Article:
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Executive VP glad for her start at TCC

Donna Morris traveled a winding path prior to being named executive vice president of the Hampton Roads Partnership six years ago. Her journey began at Tidewater Community College.

A 1973 graduate of Manor High School in Portsmouth, Morris considered starting college at either Old Dominion University or the University of North Carolina. She was torn about the decision and instead enrolled at TCC.

“If I stayed at home and went to college, my parents were going to give me a car,” she says, laughing.

Today Morris is proud she opted for the Toyota Corolla and a TCC education that she credits with providing an excellent foundation.

“TCC was there in my moment of not being able to decide where I wanted to go to college,” she says. “I didn’t get behind in my studies, and all my credits transferred easily.”

Morris took classes at the old Portsmouth Campus and was impressed by the faculty (one of her classmates was current TCC business professor Peter Shaw). “The professors I had there were exceptional,” she says. “My creative writing class really helped. I was always fearful of my ability to write anything. I was encouraged by my professor. She was such a mentor to me; it was almost personalized instruction. That’s what made so much of my higher education experience stand out at TCC.”

Donna Morris

Morris went on to graduate from ODU with a bachelor’s in special education and followed a road that included substitute teaching, working for the Portsmouth Chamber of Commerce as a manager for legislative and urban affairs and holding leadership positions at the Hampton Roads Chamber of Commerce and the Virginia Peninsula Chamber of Commerce.

A longtime volunteer with the ODU Alumni Association, Morris became its executive vice president and the university’s director of alumni relations in 1988, serving in that capacity for seven years.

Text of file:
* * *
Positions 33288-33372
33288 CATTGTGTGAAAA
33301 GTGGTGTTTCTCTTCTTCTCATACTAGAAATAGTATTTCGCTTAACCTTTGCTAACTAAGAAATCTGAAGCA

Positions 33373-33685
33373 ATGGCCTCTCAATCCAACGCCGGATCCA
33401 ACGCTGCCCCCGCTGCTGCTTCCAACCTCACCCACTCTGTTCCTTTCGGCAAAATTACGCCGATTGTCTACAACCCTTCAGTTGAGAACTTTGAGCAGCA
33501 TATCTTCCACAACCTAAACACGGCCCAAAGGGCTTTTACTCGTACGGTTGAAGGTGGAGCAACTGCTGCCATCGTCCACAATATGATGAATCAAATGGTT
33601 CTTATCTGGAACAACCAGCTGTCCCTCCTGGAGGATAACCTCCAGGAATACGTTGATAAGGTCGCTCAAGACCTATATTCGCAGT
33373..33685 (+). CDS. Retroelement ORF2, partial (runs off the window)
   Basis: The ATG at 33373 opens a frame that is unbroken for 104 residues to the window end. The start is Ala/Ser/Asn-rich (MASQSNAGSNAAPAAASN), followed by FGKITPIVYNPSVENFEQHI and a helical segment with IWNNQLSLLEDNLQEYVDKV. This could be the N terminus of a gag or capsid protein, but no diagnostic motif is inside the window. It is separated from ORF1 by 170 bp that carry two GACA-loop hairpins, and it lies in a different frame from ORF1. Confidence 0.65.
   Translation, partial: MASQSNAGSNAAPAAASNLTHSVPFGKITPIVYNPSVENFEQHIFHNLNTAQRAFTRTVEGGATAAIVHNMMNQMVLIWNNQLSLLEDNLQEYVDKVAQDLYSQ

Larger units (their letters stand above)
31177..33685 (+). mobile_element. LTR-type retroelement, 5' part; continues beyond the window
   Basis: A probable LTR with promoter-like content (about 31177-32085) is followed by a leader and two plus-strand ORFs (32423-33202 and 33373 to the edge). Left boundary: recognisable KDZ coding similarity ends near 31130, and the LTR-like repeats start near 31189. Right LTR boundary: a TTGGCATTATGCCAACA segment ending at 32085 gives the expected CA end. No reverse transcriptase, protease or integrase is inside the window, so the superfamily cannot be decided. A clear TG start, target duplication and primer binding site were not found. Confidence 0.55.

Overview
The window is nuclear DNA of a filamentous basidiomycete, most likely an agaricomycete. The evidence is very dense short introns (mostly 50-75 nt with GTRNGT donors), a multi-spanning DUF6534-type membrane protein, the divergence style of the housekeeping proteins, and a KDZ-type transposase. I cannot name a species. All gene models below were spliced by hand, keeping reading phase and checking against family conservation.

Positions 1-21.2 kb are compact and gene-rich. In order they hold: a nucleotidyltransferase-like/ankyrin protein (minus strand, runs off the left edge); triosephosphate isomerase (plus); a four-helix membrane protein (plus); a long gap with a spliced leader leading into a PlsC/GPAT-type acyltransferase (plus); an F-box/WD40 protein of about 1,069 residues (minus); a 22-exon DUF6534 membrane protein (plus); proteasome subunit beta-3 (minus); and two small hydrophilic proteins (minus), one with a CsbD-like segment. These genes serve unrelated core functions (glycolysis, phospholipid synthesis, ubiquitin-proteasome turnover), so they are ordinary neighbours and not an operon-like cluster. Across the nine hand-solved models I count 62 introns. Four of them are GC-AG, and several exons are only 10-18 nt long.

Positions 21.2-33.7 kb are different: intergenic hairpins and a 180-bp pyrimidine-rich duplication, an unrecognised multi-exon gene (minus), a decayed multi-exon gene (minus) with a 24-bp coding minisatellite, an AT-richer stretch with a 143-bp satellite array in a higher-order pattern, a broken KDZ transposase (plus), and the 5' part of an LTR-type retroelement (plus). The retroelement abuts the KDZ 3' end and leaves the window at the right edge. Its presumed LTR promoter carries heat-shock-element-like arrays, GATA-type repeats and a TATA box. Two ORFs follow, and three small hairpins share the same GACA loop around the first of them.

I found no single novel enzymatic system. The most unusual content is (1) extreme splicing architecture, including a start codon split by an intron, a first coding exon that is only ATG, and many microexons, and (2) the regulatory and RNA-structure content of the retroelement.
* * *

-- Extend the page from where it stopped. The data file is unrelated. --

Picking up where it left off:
She left that opportunity to join the Hampton Roads Partnership in its inception in 1996. The public-private nonprofit unites the region’s community leaders in business, nonprofit, local government, military, labor and education in order to facilitate regional collaboration. The Partnership is the only organization in Hampton Roads focusing on the region’s strategic issues for the purpose of enhancing its competitiveness in the global economy.

“Our mission is to bring the chief elected officials and the business leaders, the college and university presidents, the military commands, together,” Morris says. “Through the Partnership, relationships are created from those connections, ultimately building something stronger.”

As a member of the TCC alumni board of directors, Morris is also looking to strengthen the TCC Alumni Association.

“Because we’re new, it’s really important to find the alumni who are out there,” she says. “That is one of the first things we need to do as an alumni association. We need to track down alums and keep some good data on them.”

Morris says she also would like to see the alumni association nurture current students to ensure they want to be active alumni after graduation, making the connection while they are students and then continuing the relationship. Establishing a network of graduates to mentor others is also in the works.

Being an active TCC alumna is something Morris wanted as a way to give back to the college where she started her successful career.

“I really am impressed with what’s going on at TCC,” she says. “The pride is strong, and I would love to do whatever I can to contribute to that.”

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